marriage-counselor

Every couple has a story behind their decision to divorce. I’ve listened to lots of them after more than 30 years of working with couples. Some of their reasons for divorce are things you’d expect to hear. Things like cheating, lack of commitment, money issues, or too much conflict are common. Sometimes it’s the stress of caring for special-needs children, losing a child, and addiction or physical abuse.* 

But some reasons might catch you off-guard. 

Sometimes one partner’s health issues become too overwhelming. Or a couple is still in love, but the medical bills are draining their life savings. Divorce allows them to manage the financial burden. 

Many couples say they just can’t do it anymore. They say they have done all they know to do. 

Many couples cite disconnectedness even though they love but are not “in love” with their spouse anymore.

And don’t forget the in-laws without boundaries. That’s a whole other reason. 

If you’re considering divorce, it’s essential that you think about a few things. 

Maybe you’ve tried everything you know to change your relationship, but nothing has worked. That doesn’t mean you have tried everything

Marriage intensives, one-day experiences for couples experiencing distress, and phone coaching have excellent success rates.

One couple tried everything they knew to try, then told their pastor they were calling it quits. He asked them if they would be willing to try one more thing: a class for couples in distress. They reluctantly agreed. But as a result, they tore up their divorce papers and never looked back. 

They know now that they needed information, tools, and a different perspective on how to get out of the ditch they were in. They’re now empty-nesters, and their marriage is thriving. They have no regrets.

Let’s talk about counseling. 

Just because someone is a “marriage and family therapist” or “counselor,” it doesn’t mean they are for your marriage. In fact, most marital therapists are trained to remain nondirective or neutral.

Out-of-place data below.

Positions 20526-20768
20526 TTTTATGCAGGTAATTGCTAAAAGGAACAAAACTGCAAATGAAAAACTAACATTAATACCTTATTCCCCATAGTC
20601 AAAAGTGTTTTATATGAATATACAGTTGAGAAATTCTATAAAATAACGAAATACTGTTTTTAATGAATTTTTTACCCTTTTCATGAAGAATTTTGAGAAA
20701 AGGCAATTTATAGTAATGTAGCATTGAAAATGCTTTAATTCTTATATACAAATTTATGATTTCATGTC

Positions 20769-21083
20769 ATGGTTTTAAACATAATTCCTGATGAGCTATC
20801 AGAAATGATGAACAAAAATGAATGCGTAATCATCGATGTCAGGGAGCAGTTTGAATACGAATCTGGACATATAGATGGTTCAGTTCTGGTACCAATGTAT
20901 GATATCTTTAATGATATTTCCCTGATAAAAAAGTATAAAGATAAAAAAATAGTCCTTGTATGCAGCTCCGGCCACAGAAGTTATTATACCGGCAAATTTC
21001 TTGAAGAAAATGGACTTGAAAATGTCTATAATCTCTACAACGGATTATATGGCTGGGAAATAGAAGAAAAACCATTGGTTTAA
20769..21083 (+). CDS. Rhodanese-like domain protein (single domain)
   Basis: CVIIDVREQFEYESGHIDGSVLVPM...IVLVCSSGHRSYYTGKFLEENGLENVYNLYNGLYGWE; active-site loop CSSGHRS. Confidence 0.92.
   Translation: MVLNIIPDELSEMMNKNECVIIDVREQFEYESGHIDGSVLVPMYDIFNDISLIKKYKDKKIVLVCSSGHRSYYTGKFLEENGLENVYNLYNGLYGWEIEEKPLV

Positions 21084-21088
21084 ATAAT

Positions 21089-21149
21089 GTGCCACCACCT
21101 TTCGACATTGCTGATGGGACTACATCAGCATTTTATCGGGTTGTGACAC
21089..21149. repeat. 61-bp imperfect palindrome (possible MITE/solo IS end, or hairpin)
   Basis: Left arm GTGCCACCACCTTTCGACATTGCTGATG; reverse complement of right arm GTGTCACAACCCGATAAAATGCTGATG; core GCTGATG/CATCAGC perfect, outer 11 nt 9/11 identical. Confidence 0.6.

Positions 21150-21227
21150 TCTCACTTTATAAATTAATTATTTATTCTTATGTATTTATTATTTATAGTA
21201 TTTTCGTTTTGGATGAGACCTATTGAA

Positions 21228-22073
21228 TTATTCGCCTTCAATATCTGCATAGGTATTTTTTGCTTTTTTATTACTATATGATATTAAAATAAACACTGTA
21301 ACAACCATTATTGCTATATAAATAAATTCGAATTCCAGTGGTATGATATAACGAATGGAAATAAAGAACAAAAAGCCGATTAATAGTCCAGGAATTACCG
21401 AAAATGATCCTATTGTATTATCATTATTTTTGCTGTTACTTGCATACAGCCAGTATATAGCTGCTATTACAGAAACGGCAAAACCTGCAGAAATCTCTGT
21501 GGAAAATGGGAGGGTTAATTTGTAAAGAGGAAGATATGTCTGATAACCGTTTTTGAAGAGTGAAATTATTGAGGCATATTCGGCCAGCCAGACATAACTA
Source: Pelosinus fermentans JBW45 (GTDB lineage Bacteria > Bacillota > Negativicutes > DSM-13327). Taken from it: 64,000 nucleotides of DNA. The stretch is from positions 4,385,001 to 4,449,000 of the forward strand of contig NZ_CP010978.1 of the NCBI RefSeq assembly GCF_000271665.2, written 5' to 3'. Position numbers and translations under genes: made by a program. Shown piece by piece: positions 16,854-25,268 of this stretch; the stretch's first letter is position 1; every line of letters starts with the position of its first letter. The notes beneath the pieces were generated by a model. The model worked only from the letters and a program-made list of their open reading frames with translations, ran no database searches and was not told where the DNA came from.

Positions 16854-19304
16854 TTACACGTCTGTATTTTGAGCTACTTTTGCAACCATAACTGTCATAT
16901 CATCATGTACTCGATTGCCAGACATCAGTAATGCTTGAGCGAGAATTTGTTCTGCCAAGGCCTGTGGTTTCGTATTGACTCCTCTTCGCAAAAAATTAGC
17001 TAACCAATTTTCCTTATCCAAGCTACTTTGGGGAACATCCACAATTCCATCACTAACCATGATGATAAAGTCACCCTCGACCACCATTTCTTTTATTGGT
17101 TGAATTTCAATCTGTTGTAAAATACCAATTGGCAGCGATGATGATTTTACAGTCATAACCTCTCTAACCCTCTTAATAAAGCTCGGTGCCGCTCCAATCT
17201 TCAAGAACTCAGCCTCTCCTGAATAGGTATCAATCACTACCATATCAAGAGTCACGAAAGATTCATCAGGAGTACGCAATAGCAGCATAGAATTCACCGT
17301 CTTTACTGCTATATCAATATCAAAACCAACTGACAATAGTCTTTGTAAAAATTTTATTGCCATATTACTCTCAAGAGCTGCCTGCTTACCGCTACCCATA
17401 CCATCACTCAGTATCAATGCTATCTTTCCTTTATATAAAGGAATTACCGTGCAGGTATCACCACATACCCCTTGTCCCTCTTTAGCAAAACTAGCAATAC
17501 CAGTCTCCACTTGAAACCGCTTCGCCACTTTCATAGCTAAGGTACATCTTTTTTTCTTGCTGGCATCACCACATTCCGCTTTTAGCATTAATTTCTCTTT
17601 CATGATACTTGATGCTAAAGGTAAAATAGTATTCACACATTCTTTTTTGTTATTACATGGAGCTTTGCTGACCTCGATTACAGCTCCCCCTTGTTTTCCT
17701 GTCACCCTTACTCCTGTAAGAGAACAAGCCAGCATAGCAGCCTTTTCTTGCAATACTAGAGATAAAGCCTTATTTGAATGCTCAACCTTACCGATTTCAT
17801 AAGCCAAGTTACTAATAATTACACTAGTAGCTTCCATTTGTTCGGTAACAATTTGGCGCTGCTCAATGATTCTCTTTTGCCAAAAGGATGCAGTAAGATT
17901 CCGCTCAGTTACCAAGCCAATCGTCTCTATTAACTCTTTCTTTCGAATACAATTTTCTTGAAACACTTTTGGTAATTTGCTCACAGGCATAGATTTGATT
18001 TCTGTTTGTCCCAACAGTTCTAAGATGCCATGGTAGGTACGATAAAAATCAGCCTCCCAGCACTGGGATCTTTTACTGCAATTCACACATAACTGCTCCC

If you’re going to look for a counselor, you’ll want to find one whose goal is to help you save your marriage, if possible. 

These tips can help you do that.

  • Before setting up a session, ask questions. Make sure the counselor wants to help you make the marriage mutually fulfilling.
  • Ask to schedule a 10-15 minute phone interview. If the counselor is unwilling to have a phone conversation, take them off your list.
  • During the interview, ask:
    1. What’s your goal for our marriage? (Answer: To help you both achieve marital fulfillment and save your marriage).
    2. What are your credentials? How many years of marriage counseling experience do you have? (A graduate degree in mental health is what you’re after. (Master’s or Doctorate in Psychology or Social Work, with clinical supervision in marriage counseling)
    3. Briefly explain your issue. Then ask about the counselor’s experience helping couples overcome that problem. Ask for their success rate in dealing with your particular issue. (Look for a more than 75% success rate.)
    4. After you both speak to potential counselors, choose the one you feel most comfortable with as a couple. Then set up your first appointment.

Every marriage goes through challenging seasons.

If you’re unhappy in your marriage, who you spend time with matters because the people you allow to speak into your marriage can help or hurt. People can be sincere in what they say but totally wrong in the advice they give. If you hang out with recently divorced people, those who are dissatisfied in their marriage, or unhappy people, it can increase your risk for dissatisfaction. This can lead you to believe divorce is your only/best option, even if it isn’t.

Not every love story has a happy ending, but it’s way more likely if you can find someone to help you work through your issues and guide you along the way.

*If abuse is an issue in your marriage, call the National Domestic Violence Hotline at 800-799-7233 or visit thehotline.org.

***If you or someone you know is in an abusive relationship, contact the National Hotline for Domestic Abuse. At this link, you can access a private chat with someone who can help you 24/7. If you fear someone is monitoring your computer or device, call the hotline 24/7 at 1−800−799−7233. For a clear understanding of what defines an abusive relationship, click here.***

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  1. Shaylee Packer
    Shaylee Packer says:

    I never thought to schedule a phone interview with a counselor before you meet with them for the first time. In doing this, you can make sure they are on the same page as you, and will help you reach the goals you are intending with therapy. My sister and her husband are struggling in their marriage and aren’t sure what the next step is. I will have to mention marriage counseling and see what they think.

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